Do cracks in solids spread at a characteristic speed? I have a feeling this is actually a pretty c

Palmosigx 2022-07-07 Answered
Do cracks in solids spread at a characteristic speed?
I have a feeling this is actually a pretty complicated problem in detail as I know a tremendous amount of research is done on the behavior of materials under stress, and I think the way materials fracture/crack is a useful diagnostic tool.
As a starting point, waves travel at the speed of sound in a material, which is to say they are mechanical waves. Do cracks also propagate at the speed of sound?
Another related question is, do the cracks in a solid move at a constant speed? Obviously it is possible for a crack to form and stop propagating, so this might imply a dissipation of some vibrational amplitude until the energy is below the point of being able to break bonds/fragment atoms (sheets for some solids). It also might imply that the crack does not behave like a wave and spreads at a non-constant speed. Which is right?
Lastly, do all solids follow the same rules for the speed at which they fracture? I'm thinking of glass, which probably is not a good place to start on this question because it is an amorphous solid (some people say incredibly viscous liquid but this feels like semantics). Obviously some glass will crack into large pieces and some will fracture like a spiderweb. Are these processes fundamentally the same but with different microscopic details? And how does fracturing in glass relate to something simpler like the breaking of a single atom solid? I haven't seen this happen, but surely it is possible.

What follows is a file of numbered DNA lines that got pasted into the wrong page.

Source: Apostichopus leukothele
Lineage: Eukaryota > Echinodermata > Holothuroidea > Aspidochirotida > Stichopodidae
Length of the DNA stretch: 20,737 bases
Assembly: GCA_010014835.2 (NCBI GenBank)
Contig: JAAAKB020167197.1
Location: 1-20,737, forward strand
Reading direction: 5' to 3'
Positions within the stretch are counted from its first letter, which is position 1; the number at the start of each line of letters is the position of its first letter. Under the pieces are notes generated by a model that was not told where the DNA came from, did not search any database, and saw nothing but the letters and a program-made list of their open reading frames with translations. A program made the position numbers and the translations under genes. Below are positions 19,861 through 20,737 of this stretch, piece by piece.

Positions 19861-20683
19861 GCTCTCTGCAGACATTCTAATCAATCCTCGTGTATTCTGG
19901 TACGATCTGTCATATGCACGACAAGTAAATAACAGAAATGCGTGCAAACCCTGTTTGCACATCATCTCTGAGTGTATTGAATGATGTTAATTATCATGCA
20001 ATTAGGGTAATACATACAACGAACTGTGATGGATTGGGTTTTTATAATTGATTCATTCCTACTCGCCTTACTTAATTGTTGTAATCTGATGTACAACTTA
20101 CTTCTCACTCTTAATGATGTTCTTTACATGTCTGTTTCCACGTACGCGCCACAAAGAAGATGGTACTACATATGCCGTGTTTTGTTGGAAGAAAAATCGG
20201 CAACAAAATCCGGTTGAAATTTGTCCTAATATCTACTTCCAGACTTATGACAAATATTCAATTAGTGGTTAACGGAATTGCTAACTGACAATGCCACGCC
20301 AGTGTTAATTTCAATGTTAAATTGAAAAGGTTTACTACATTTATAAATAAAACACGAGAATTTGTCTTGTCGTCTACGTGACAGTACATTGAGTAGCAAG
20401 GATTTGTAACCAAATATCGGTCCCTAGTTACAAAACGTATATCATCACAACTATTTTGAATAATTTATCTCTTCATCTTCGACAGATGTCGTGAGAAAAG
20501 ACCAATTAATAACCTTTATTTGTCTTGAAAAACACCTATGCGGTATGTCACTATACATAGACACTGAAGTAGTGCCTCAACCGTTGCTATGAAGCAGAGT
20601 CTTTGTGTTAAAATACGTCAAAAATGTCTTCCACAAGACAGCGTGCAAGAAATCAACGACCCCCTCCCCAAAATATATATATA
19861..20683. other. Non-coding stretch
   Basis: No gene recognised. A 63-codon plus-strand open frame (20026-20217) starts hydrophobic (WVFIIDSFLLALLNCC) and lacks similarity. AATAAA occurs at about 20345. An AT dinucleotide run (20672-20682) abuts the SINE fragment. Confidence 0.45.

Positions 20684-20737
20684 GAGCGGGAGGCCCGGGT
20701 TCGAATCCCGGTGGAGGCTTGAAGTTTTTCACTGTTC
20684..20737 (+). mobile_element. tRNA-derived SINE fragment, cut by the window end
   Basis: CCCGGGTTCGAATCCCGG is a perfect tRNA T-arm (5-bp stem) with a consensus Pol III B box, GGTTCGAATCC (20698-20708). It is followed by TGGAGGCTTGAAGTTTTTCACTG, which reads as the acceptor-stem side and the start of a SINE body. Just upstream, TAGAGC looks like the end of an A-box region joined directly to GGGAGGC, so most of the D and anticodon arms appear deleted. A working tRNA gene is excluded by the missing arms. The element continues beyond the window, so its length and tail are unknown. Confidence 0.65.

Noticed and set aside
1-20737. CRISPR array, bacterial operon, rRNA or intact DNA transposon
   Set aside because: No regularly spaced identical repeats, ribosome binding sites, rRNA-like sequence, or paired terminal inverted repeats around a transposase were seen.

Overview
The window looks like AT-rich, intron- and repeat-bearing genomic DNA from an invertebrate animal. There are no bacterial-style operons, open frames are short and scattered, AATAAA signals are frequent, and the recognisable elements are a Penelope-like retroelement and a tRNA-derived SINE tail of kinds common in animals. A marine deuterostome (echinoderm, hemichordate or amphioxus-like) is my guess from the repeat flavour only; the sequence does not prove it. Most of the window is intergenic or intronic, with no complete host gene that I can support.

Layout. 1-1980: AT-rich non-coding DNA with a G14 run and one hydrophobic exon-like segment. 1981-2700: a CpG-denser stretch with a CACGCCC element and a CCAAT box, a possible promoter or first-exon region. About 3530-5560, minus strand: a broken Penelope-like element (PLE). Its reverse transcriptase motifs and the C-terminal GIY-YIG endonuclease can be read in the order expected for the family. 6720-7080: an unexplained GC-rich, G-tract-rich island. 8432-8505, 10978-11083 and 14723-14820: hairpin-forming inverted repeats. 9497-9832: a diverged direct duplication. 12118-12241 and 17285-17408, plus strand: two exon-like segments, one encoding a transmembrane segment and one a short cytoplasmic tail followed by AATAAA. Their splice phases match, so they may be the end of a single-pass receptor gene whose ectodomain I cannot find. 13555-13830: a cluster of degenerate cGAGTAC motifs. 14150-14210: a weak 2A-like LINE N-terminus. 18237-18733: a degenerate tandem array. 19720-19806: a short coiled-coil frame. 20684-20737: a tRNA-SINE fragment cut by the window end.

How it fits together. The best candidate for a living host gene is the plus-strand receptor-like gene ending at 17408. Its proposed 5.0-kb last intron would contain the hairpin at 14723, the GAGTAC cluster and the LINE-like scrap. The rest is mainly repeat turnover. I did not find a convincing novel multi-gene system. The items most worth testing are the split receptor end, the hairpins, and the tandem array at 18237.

Obviously there were quite a few question there, but they were only meant to give a general idea of the types of questions would be nice to have answered. Maybe the question is actually quite simple and one answer will suffice, or maybe it's complicated and there are multiple good answers.
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Answers (1)

Answered 2022-07-08 Author has 21 answers
fracture mechanics is a complex field in which there are few if any characteristic equations that one can derive from first principles. Here are a few observations:
the simplest case is for perfectly brittle materials stressed in tension, in which crack propagation occurs at the velocity of sound in the material and is self-propagating when the stored strain energy field surrounding the crack tip contains enough energy to furnish the requisite energy of formation of the resulting free surfaces as the crack tip advances through the material.
things get frightfully complicated however when the material possesses ductility or visco-elasticity or is anisotropic or composed of a mixture of phases or microstructures or is at elevated temperature or very low temperature. you'd need to consult a materials science text dealing with fracture mechanics for guidance in any of these "interesting" cases.

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